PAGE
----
The musical show “Kremlin’s Nightingales” (est. –Kremli Ööbikud) staged by the Tartu-based Uus Teater in Narva in August 2018 was another example of finding an alternative language of speaking about the Soviet past beyond the mainstream Estonian political concepts. The performance was dedicated to the Estonian Soviet-era pop star Jaak Joala, who was portrayed as asserting the cultural power of the periphery on the core. The show took place at Narva’s Krenholm factory, a former Soviet textile giant, now abandoned.
In October 2018, the Krenholm factory hosted another theatrical show entitled “Oomen” and based on a 1923 poem “Poetics of a Proletarian Punch” by an avant-garde socialist author Aleksei Gastev. This interactive (and bilingual, Russian and Estonian) spectacle deconstructed the glorious image of the industrial age, as represented by the textile production at Krenholm factory, which epitomizes both the Russian Empire and the Soviet Union. Thus, the Narva-2024 initiative is an interesting attempt to re-signify the city’s peripheral (political) status in a positive (de-politicized) manner, as “Estonia’s next success story”.
The significant gains made by Estonia’s right-wing political forces in the general election in March coupled with the upcoming elections for the European Parliament in May make this year very special for Narva and for Estonia’s Russian-speaking community.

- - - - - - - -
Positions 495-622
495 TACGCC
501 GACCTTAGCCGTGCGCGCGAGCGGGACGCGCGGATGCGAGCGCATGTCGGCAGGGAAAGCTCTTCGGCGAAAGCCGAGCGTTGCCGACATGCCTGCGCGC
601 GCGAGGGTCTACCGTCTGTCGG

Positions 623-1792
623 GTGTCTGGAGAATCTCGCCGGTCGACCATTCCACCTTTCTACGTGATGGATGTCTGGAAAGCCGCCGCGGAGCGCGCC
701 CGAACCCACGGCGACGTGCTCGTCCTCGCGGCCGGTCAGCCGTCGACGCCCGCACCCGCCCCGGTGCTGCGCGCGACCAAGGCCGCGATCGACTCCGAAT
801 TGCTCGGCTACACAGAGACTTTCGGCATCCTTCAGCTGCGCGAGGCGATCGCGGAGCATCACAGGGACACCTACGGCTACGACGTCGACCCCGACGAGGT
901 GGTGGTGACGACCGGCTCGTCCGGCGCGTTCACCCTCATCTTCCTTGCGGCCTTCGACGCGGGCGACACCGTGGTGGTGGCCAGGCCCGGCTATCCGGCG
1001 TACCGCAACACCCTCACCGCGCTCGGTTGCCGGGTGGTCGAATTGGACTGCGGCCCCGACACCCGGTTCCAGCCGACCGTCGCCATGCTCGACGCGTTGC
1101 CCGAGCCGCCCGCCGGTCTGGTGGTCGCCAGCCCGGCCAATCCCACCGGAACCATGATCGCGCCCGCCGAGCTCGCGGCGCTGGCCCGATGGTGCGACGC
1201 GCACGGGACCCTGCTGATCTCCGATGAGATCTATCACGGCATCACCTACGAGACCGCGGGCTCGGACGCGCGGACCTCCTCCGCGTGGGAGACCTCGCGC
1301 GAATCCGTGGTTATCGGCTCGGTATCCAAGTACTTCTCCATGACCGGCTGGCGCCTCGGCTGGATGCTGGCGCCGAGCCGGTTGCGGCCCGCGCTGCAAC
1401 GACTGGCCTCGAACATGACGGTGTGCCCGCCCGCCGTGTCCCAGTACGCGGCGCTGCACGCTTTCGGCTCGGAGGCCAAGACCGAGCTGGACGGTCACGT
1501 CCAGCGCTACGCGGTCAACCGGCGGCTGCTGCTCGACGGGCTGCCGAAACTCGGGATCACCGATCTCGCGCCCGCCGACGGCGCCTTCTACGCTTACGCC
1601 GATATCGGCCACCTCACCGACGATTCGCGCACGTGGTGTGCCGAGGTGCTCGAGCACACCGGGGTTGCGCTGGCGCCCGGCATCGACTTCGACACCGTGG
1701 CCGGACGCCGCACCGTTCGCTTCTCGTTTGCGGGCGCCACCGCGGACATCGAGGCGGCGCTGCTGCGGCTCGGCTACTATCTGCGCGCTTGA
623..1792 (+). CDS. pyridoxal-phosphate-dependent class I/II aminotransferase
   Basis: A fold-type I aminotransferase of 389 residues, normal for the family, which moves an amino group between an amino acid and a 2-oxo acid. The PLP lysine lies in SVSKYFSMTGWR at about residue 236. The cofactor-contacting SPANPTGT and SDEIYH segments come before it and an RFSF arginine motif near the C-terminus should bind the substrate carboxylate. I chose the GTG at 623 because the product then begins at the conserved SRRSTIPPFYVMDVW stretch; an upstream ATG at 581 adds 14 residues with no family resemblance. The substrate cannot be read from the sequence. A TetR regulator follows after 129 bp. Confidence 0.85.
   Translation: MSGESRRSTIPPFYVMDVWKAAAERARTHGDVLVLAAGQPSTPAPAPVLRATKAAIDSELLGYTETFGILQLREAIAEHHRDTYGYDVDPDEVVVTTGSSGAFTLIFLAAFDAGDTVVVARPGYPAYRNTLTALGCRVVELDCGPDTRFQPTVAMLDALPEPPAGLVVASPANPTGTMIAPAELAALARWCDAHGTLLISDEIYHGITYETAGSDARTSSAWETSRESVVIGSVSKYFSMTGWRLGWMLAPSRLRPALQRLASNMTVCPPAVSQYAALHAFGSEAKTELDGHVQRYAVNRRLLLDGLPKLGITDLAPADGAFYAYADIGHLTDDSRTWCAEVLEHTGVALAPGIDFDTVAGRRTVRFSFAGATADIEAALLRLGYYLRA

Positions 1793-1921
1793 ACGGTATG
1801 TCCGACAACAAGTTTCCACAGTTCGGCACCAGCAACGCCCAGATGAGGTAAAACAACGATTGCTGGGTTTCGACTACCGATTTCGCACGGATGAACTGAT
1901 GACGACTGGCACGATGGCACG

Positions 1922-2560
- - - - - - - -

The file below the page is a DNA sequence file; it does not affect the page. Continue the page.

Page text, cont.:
The significant gains made by Estonia’s right-wing political forces in the general election in March coupled with the upcoming elections for the European Parliament in May make this year very special for Narva and for Estonia’s Russian-speaking community. As for the Narva-2024 project, the year started with the conflict between the central government and Narva’s municipal authorities over the bid preparation. In March, the city mayor Tarmo Tammiste was sacked by the city council and on 8 April he was replaced by the ethnic Russian, Aleksei Jevgrafov. Some local observers suggest that the reshuffle is not due to corruption but cultural and political tensions. Thus, as the Narva’s chief architect, Ivan Sergeev points out, if only Narva municipal authorities are left with preparing the bid themselves, the city is likely to lose.
The parliamentary elections gave rise to the unprecedented in Estonia’s post-Soviet history coalition between the Estonian Centre Party, which is traditionally supported by Russian-speakers, the conservative Fatherland and the right-wing Estonian Conservative People’s Party (known under EKRE acronym). The longevity of the coalition will depend on its internal dynamics but the possibility of the Fatherland member Tõnis Lukas, who advocates restricting all media deemed hostile to Estonia, becoming the next Minister of Culture will, among other factors, hold the answer to the question of whether Narva will be the “next.”